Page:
I get position information and a corresponding timestamp from a motion tracking system (for a rigid body) at 120 Hz. The position is in sub-millimeter precision, but I'm not too sure about the time stamp, I can get it as floating point number in seconds from the motion tracking software. To get the velocity, I use the difference between two samples divided by the $\Delta t$ of the two samples:

$\dot{\mathbf{x}} = \dfrac{\mathbf{x}[k] - \mathbf{x}[k-1]}{t[k]-t[k-1]}$.

The result looks fine, but a bit noisy at times. A realized that I get much smoother results when I choose the differentiation step $h$ larger, e.g. $h=10$:

$\dot{\mathbf{x}} = \dfrac{\mathbf{x}[k] - \mathbf{x}[k-h]}{t[k]-t[k-h]}$.

On the other hand, peaks in the velocity signal begin to fade if I choose $h$ too large. Unfortunately, I didn't figure out why I get a smoother signal with a bigger step $h$. Does someone have a hint? Is there a general rule which differentiation step size is optimal with respect to smoothness vs. "accuracy"?

This is a sample plot of one velocity component (blue: step size 1, red: step size 10):

Sample plot of step size 1 vs. step size 10.

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    $\begingroup$ The step size in your case is t = 1/120 = 0.008333 sec. Estimating derivatives of experimental data is not trivial task. Decreasing the step size h randomly can have catastrophic results. You will get more details at Signal Processing Stack overflow. $\endgroup$ – CroCo May 3 '16 at 9:22

This answer valid only if $\Delta{t} = \mathbf{t}[k] - \mathbf{t}[k-1]$ is a constant. Then you can rewrite your equation as: $$\dot{\mathbf{x}} = \dfrac{\mathbf{x}[k] - \mathbf{x}[k-1]}{\Delta{t}}$$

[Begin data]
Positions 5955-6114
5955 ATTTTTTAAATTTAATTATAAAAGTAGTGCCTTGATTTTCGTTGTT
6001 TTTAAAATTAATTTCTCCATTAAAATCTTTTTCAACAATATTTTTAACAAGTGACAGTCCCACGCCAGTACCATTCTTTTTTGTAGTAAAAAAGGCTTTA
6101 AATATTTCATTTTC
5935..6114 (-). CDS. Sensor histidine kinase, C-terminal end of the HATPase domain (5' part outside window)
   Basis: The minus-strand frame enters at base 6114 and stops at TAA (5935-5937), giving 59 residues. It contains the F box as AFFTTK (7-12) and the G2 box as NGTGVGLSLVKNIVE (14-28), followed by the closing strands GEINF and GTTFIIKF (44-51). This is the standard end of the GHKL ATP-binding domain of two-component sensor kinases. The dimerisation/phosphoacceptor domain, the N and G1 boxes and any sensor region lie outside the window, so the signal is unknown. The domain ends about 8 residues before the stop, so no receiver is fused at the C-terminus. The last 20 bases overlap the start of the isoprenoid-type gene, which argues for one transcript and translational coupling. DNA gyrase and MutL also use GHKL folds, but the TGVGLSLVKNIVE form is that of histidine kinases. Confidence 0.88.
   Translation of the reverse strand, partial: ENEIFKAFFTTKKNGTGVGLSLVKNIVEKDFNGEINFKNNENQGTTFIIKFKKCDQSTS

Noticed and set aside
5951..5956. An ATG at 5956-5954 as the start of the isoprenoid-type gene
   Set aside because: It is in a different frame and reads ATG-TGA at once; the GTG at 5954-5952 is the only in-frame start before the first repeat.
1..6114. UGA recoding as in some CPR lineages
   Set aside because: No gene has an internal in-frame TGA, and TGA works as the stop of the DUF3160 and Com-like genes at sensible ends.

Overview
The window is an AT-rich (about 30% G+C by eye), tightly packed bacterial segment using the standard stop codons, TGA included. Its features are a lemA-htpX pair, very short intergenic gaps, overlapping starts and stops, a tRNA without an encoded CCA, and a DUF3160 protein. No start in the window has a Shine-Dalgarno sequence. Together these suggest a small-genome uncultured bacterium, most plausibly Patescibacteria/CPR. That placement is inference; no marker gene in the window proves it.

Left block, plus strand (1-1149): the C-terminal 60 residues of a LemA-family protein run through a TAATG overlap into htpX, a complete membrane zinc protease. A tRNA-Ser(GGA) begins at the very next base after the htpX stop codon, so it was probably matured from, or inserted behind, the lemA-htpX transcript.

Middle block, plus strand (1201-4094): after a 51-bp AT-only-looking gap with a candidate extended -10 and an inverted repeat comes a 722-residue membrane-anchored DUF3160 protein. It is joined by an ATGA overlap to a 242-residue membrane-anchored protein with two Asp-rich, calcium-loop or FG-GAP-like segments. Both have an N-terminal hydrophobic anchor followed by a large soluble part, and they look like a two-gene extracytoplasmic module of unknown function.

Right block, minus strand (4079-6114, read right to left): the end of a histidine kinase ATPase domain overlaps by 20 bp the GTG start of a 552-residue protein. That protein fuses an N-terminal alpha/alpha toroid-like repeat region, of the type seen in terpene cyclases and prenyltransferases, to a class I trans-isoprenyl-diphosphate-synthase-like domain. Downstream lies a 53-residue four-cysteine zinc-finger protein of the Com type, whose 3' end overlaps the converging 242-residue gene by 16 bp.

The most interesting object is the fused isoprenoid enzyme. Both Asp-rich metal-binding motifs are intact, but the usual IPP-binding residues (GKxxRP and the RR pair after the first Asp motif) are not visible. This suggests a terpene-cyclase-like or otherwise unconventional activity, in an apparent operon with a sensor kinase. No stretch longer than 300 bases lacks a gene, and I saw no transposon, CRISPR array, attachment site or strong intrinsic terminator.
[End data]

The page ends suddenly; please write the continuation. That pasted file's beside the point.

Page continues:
$$ \dot{\mathbf{x}}_l = \dfrac{1}{h}\sum_{i=1}^{h}\dot{\mathbf{x}_i} = \dfrac{(\mathbf{x}[k] - \mathbf{x}[k-1])+(\mathbf{x}[k-1] - \mathbf{x}[k-2])+\dotsb+(\mathbf{x}[k-h+1] - \mathbf{x}[k-h])}{h\Delta{t}} = \bigg(\dfrac{\mathbf{x}[k] - \mathbf{x}[k-h]}{h\Delta{t}}\bigg) $$

$$ h\Delta{t} = \mathbf{t}[k] - \mathbf{t}[k-h] $$

Here $\dot{\mathbf{x}}_i$ is the $i^{th}$ sample of the reading and passing it through a moving average filter (which is a low pass filter) you can obtain $\dot{\mathbf{x}_l}$. So $\dot{\mathbf{x}_l}$ is smooth as it is a low pass signal. When you increase the value of $h$ you can minimize the bandwidth of $\dot{\mathbf{x}_l}$. So when you increase the value of $h$ the result is getting more smoother. So peaks begin to fade(Peaks means high frequency components).

As I know there isn't a generalize way to determine $h$ to get the result smoother and accurate. You have to choose appropriate $h$ by a trial and error or if you know the transfer function of the sensor, you can use that to determine an appropriate value for $h$.

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  • $\begingroup$ Thanks, I was looking for this kind of answer. Actually, $\Delta t$ isn't truly constant, but it doesn't play a role. I didn't realize it simply results in a moving average filter when increasing the step size. In this case, I will prefer to choose a step size of 1 and apply LP filtering later. $\endgroup$ – donald May 4 '16 at 5:47
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    $\begingroup$ Yeah, I would also prefer that.. $\endgroup$ – Ramesh-X May 4 '16 at 9:58

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